Acknowledging our bias: Asking the right questions

Words written on the courthouse, half-hidden in shadow
Words written on the courthouse, half-hidden in shadow

Most people are fully aware, in their conscious minds, that human beings are human beings no matter what they look like; that “you can’t tell a book by its cover,” but rather, “by their fruits ye shall know them.” These old sayings are clichés precisely because human beings have recognized for centuries that they are true. Yet the truth we know with the intellect often seems far removed from our daily behavior.

A recent scan of employment law news revealed a district court decision that certified a class of plaintiffs suing for race discrimination in employment. Rollins v. Traylor Brothers, Case No. 14-CV-1414 (W.D. Wash. Jan. 21, 2016) (Slip opinion found here.) Defendants in the case were construction contractors building part of a light rail system for Sound Transit in Seattle. The contractors hired laborers for the project from among candidates dispatched by a local union office. In response to “allegations of discrimination and harassment” made by black laborers, Sound Transit hired an investigator and statistician, whose study concluded that the contractors’ “subjective decision-making had a disparate impact on black laborers.” The statistician reported specifically that black laborers dispatched to defendants’ site had a “threefold higher risk” of not being hired or of being terminated and that, on average, white and Hispanic laborers worked twice as many hours a week as black laborers.

Statistics like these are relatively familiar to us at OJPC. Part of my work is to catalog all the different ways Ohio law uses criminal records to exclude people from employment opportunities, and many employers reject any worker with a criminal record as a matter of course. Because the percentage of people with a record is four times as high among black Americans as among whites, criminal records have become a statistical proxy for race in employment. But criminal records were not even mentioned in the Sound Transit case! There, the employers actually defended their homogeneous workforce by arguing that the black workers sent to them “were simply less qualified” than the whites. (Slip op. at 18.) Evidently they really believed it, too: the court’s opinion cites evidence that certain managers took pride in assessing a worker’s capability simply by looking at him (slip op. at 23-24), and based on such assessments they “discharged or reassigned every [black laborer] who had been assigned to their crew.” (Slip op. at 15-16.) To these managers, it seems, dark skin was a reliable marker of being “simply less qualified.”¹ The story may seem shocking in the 21st century, but as we saw in last year’s viral video by Brave New Films, these managers were not unusual.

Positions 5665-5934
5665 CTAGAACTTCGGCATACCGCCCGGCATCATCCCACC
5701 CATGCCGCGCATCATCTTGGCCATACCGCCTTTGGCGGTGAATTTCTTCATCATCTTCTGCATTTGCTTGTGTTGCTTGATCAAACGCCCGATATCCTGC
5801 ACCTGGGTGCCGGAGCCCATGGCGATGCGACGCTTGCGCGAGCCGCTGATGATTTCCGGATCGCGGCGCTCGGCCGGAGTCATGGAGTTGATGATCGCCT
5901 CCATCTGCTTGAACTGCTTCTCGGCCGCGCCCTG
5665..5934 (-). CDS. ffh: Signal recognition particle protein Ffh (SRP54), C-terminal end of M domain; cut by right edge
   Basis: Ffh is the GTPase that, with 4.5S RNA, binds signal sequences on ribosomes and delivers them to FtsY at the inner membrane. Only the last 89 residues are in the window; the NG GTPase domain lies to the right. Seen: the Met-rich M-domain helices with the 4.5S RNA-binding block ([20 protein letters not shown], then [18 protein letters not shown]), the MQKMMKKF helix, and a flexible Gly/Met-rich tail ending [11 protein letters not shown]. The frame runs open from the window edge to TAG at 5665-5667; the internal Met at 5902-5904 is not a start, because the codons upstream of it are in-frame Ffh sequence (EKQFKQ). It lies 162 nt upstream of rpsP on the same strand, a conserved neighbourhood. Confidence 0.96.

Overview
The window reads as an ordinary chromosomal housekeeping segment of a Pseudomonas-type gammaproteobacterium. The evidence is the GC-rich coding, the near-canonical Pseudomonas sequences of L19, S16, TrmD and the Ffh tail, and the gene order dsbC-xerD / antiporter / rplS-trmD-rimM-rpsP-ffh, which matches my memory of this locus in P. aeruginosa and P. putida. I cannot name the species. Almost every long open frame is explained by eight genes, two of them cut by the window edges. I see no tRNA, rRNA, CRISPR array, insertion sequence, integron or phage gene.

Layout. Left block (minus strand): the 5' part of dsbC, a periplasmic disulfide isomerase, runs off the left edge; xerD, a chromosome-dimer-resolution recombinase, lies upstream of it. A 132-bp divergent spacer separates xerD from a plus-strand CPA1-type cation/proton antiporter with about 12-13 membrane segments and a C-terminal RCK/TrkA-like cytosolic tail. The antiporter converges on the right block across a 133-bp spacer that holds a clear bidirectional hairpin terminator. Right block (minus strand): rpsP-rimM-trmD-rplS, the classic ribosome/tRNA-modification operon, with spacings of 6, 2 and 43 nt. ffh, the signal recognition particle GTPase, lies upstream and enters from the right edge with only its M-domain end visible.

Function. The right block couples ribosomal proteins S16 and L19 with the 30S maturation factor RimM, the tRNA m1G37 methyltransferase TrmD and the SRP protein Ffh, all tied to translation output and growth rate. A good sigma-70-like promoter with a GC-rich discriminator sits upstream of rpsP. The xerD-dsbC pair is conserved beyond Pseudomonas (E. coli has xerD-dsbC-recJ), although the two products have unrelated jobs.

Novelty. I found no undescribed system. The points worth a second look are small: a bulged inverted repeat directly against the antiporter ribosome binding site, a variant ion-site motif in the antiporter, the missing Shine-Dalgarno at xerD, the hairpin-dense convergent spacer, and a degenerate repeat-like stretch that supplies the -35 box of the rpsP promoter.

Last month at the Xavier University forum on #Black Lives Matter, one speaker described a research study in which volunteers were attached to instruments that measured sweating and other physical manifestations of pain. The volunteers then watched a person having his or her skin pricked with a pin while the instruments measured their pain sensations. When white volunteers watched a white person’s skin being pricked, they evidently felt the victims’ pain: the instrument readings were the same as if the volunteers were being pricked themselves. When white volunteers watched a black person’s skin being pricked, the instruments registered no response.

Thinking of the “pinprick study” instantly brought to mind Shylock’s famous speech from Merchant of Venice:

I am a Jew.
Hath not a Jew eyes? hath not a Jew hands, organs, dimensions, senses, affections, passions?
fed with the same food, hurt with the same weapons, subject to the same diseases,
healed by the same means, warmed and cooled by the same winter and summer, as a Christian is?
If you prick us, do we not bleed? if you tickle us, do we not laugh? if you poison us, do we not die?

All these loosely connected thoughts lead me to a single question: Why? Why haven’t we humans, all of us, incorporated the ancient knowledge so familiar to our brains into our souls and bodies – the systems that control empathy and fight-or-flight reactions? It is well past time that we understand not just with our brains, but in our guts, what Horton the elephant told us over sixty years ago: that “a person’s a person no matter how small” – and no matter what their gender or the color of their skin.

There are multiple forms of anti-racism training out there. Are they all aimed at the intellect? Those surely have value, but it is limited. Is there anti-racism training that will change not just our thinking but our instincts? Training like that I would like to receive, and for it I would enthusiastically spread the word.


¹ Not surprisingly, the same statistician that studied the defendant’s workforce had performed a parallel study of a different contractor using the same union-referral system to hire laborers for a separate part of the same light rail project. In the other contractor’s workforce, there was no statistically significant difference between blacks and whites with respect to hiring, termination or hours worked. (Slip op. at 2-3.) Apparently the other firm’s managers did not believe they could recognize a “less qualified” laborer simply by his dark skin.